Frequently Asked Questions
A. You can read my Student Trucker Horror Story by clicking here: A Day in the Life of a Lady Trucker which is located on Allen Smith’s (www.askthetrucker.com) website . Make sure you scroll all the way to the bottom of the comments section to click the blue link that says “click here to read all xxx comments before start to read the story, the beginning starts at the top of the comment thread.
Q. Why did you write your story that way?
A. When I was asked to share my story I did not own a laptop and wrote most of it using a cellphone as comments. The story took off so fast I never had a chance to edit it or make it easier to read. It takes about 2 days to read entirely and it is still relevant to 2013 truck driver training and CDL Mill training as it was when I wrote it in 2008 to 2009
Q. I want to be a trucker, can you give me advice on how to proceed?
A. I am asked this question all of the time on my you tube channel and in private emails. The best advice I can offer is first to look for a community college program in your area. They are cheaper and do better training. Stay away from 3 or 4 week courses if at all possible. Recognize that student truck drivers are a business and so they are going to try to get you to pay whatever they can. The price may be negotiable and you will not get any better basic skills paying $13,000 than you will paying $3500 There are LOTS of scams in CDL training so beware.
Q. What about going to a CDL School at a Training Carrier?
A. There are some truck driver training carriers who will take someone off the street and do their preliminary training in exchange for a commitment to work off the tuition. This can be a good thing or a bad thing. Beware of CR England, I cannot say this enough because they advertise everywhere and are always looking for people who have no clue on how they exploit student truckers. At this time I will say to check out USA Truck but know they do have a hiring area. Swift has an internal school also that might work for you. I have also been hearing positive remarks about Knight Transportation but they may require you have your CDL first. Understand that you will work your buns off so be ready to commit to the lifestyle.
Q. What are you doing now? Are you still driving?
A. I have returned to driving after some time off from a fall. My primary focus though at this time is developing a Women Truckers group of virtual mentors in conjunction with the “REAL Women in Trucking” group. We have launched a new blog talk radio program that is the 1st trucking radio program hosted by real women truck drivers “Women Truckers Network – Blog Talk Radio Program“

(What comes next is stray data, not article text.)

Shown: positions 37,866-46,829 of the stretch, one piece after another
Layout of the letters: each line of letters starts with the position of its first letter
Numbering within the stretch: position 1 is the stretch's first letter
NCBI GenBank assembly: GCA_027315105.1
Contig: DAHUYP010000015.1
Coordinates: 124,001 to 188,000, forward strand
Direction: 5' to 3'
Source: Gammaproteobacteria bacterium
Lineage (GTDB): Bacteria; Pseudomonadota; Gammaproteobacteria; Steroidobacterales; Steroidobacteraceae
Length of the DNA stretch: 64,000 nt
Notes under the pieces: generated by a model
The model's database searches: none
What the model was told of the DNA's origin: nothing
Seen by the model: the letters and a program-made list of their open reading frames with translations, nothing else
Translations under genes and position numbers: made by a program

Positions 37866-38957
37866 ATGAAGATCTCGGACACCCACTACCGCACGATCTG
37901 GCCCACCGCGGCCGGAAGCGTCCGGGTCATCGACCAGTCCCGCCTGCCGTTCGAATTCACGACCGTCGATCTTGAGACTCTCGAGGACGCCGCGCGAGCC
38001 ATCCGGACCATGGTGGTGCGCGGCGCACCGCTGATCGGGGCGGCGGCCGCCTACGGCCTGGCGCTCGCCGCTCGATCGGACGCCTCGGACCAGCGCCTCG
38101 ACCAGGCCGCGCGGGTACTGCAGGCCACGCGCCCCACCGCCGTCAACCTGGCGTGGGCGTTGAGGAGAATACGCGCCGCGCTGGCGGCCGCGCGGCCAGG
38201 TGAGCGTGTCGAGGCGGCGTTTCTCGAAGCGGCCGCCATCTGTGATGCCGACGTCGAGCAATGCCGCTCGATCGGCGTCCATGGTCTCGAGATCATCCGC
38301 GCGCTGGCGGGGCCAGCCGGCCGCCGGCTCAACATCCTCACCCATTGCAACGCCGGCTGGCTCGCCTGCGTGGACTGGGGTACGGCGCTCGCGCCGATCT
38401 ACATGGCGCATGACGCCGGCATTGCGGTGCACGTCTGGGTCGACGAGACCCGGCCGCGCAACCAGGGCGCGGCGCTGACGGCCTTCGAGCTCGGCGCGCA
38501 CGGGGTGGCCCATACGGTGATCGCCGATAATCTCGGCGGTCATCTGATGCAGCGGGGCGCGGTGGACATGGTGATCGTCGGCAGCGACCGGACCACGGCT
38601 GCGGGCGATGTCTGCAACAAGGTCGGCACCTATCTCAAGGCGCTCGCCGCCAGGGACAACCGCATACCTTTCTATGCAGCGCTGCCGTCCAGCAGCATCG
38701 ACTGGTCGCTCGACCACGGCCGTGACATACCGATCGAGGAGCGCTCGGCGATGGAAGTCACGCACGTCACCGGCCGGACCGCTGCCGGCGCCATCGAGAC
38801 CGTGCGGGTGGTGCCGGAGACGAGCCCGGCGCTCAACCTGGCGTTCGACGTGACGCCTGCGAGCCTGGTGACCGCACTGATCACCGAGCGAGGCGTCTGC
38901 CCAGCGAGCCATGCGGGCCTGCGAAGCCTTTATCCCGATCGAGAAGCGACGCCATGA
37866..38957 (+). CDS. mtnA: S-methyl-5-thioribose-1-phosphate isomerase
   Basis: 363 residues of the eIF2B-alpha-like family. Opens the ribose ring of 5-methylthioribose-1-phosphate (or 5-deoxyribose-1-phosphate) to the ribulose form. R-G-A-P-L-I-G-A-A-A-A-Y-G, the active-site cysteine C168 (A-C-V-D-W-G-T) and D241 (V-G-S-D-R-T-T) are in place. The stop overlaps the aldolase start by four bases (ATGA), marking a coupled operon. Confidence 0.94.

Q. What training carriers do you recommend?
A. As I mentioned above, USA Truck , Knight Transportation are two I suggest. On a recent episode of our blog talk radio program with three recent female CDL students, Halvor Lines and H.O.Wolding were mentioned as good starter carriers. These are only suggestions, I do not endorse any training carriers because you can have a bad or good situation anywhere, it really depends on what you can tolerate. Your trainer and internal support at the carrier have a lot to do with this. This is not streamlined and the communication in big carriers is really poor. A bad dispatcher, trainer or team driver can destroy your career so be diligent to do your homework before you commit to any carrier. Also, some people are not cut out for trucking and do not get that until they are out on the road. Make sure you understand that there is no silver bullet in truck driver training. As a rule stay away from any carrier that has a lease program associated with training or expects a long period of team driving as part of their training. This is setting you up to fail. You might also look into Schneider National or ROEHL.
Q. What Carriers Should I avoid?
A. I receive complaints most frequently about CR England, CRST Van Expedited, Covenant Transport, US Xpress and Prime, Inc because of the team driving and unethical lease programs. The team driving business model places people of unknown origins in close intimate living and working conditions which are unsafe. This is particularly dangerous for women entering trucking. The one sided lease programs pushed on entry level drivers are another big problem. Other issues include not being taught to shift or do a paper log book which can seriously handicap your future in trucking. You want to learn how to do all aspects of the job so do not commit to a training carrier who is not teaching you everything you need to know and only teaching you how to work for them. This will make you have trouble later when you want to switch carriers.
Please visit http://www.REALWomeninTrucking.com for upcoming announcements on our group activities and my contact information.